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by Natasha Mileusnic

I didn’t know then about UNDO.


Nobody did. I think it was still under top-secret development.


Rumor was, for their physical protection, the four founders were never in the same room together; such was the value of their discovery. They became their own tiny “fully distributed” workforce, each developer in an undisclosed city hunched over his machine, changing location every two weeks. Where did they go? Cairo, Montreal, Palm Beach, Vladivostok? Nobody knows. Still.


UNDO wouldn’t have been available to Christopher, a struggling animator. But what if I’d had it then?


Viv was the one who’d told me about Christopher because a long time ago we were all friends, and she and I were still tight, and she had heard it from his friend J.T. I turned into a mess of scrunchy-faced ugly tears. Viv was philosophical and was on too many mood stabilizers for the news to penetrate deeply.


The two of us had inaugurated UNDO together. We qualified to purchase the implantable because Viv was old money (finance) and I was new money (fintech). There was a certain level of assets and—I think—unearned income that you needed to prove, just like for any other investment. We were the latest Qualified Institutional Buyers.


After we received the installation, Viv and I had gone back to my loft. We settled into matching sofas, facing each other, legs resting on the coffee table. We examined the insides of our left wrists. The cat yawned.


“I thought it would hurt more.” Viv rubbed the faint imprint with her thumb. We knew the mark as the UNDO logo, but nobody except other UNDOers would recognize anything was there.


“Let’s try it!” I was anxious to get started. Then, nervous: “Actually, wait.”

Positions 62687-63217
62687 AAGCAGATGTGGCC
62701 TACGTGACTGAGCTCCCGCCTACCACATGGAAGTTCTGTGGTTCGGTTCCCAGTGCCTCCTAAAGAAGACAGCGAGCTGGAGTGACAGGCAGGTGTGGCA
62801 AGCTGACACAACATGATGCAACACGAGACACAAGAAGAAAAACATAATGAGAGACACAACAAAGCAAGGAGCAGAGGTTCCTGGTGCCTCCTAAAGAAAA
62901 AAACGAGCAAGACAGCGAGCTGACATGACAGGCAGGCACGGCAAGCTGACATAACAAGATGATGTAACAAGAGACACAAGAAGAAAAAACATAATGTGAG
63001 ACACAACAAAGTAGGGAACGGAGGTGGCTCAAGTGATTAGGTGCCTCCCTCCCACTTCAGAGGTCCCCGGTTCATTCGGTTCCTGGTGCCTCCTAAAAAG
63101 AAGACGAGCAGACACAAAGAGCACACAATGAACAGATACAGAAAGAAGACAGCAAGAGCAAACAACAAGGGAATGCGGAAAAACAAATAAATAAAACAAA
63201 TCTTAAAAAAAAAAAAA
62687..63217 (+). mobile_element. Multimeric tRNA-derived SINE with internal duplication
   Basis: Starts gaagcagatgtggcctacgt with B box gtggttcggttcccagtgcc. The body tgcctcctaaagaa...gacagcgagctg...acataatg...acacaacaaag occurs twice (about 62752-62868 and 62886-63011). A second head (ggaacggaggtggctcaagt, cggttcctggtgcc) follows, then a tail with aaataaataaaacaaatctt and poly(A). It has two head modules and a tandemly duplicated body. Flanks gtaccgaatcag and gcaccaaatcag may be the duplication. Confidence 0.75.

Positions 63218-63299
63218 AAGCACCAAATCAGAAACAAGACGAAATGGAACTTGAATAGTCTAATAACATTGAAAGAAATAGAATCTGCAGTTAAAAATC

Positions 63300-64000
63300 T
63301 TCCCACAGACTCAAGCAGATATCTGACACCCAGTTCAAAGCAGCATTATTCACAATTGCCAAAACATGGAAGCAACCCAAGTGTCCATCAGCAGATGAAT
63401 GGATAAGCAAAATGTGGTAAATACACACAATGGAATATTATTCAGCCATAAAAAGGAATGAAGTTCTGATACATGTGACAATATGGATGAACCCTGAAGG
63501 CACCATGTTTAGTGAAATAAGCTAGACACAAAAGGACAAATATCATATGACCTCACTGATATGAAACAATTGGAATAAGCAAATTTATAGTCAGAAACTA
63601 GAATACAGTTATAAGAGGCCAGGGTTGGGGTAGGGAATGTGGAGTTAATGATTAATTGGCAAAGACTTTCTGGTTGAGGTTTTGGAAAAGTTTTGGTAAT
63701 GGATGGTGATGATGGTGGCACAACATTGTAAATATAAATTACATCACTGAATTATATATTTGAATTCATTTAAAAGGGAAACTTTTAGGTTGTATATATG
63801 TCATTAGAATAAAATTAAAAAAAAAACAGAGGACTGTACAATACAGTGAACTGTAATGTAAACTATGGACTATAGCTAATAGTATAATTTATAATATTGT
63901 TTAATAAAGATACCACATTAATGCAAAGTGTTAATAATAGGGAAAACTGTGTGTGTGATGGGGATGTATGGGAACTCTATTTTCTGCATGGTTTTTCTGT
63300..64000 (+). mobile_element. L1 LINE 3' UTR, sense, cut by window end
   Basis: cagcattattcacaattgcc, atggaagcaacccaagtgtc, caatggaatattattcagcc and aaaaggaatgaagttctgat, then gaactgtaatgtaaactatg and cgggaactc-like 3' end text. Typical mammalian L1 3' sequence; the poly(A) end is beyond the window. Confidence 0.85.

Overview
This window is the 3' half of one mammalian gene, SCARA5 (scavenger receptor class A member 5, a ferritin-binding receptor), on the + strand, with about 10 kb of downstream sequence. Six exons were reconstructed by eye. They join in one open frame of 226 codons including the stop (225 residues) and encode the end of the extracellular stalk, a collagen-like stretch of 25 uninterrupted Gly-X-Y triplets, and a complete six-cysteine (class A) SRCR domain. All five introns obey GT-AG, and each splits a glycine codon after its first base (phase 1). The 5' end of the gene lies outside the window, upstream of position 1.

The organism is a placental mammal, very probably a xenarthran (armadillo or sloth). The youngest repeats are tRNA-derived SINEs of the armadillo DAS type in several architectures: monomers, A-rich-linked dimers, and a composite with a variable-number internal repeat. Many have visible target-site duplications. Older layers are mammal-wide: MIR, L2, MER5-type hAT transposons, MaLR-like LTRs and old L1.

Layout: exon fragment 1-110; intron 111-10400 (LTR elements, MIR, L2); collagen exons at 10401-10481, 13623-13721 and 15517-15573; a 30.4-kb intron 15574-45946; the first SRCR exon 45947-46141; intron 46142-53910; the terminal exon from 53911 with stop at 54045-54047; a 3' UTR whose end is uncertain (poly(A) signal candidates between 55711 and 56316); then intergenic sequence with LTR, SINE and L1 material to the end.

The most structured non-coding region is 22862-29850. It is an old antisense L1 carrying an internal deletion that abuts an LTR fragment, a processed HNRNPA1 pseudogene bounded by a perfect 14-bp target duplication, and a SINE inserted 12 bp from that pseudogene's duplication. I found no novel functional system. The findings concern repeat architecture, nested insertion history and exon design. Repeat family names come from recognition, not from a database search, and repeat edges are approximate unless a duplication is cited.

“We’ll do something easy,” Viv said, and then sneezed.


She got up and wandered over to the credenza below the West-facing windows. She picked up and examined the framed eight-by-ten picture of me and my ex-husband, Theo, preening on the beach in St. Martin. (I’d held onto it because I looked so thin; Viv insisted it was because I still hadn’t gotten over Theo’s cheating ass.)


Viv hurled the photo across the apartment. It landed in the foyer and shattered in a crash of cinematic pieces on the shiny concrete floor (truly, I was too old for that floor). I got huffy. “What the hell, bitch?” Smashing my stuff wasn’t part of any plan.


Viv stood with her hands on her bony hips and raised her eyebrows.


“Okay, so do it,” I sighed.


She grabbed her wrist, pressed on the pulse point with the first two fingers of her right hand and held firmly for a count of five-one-thousand. Nothing happened, although the apartment was looking kind of blur


We were sitting on the sofas again.


“We’ll do something easy,” Viv said, and then sneezed.


And then… “Fuck!” from Viv.


From me: “Oh, dear God.”




Christopher had been a kind, troubled soul. Competitive swing dancer. Self-deprecating; biting wit. When I found out later that he’d been diagnosed with a bunch of entries from the DSM, my college years suddenly made sense. I heard he’d stopped taking his meds. I feel like I’d have been able to tell.


If UNDO had come out earlier, and I’d gotten it when Christopher was still alive, I don’t think I would have told him about it. His sure disappointment would have been unbearable. A tiny part of me has wondered, ever since Christopher left his voicemail, if he was calling to say goodbye, in his way. To have one last chat. Could someone UNDO the absence of an action? Asking for a friend.

Natasha Mileusnic is a financial editor based in the United States. Her short stories have appeared in Every Day Fiction and The Write Launch.


August 2019

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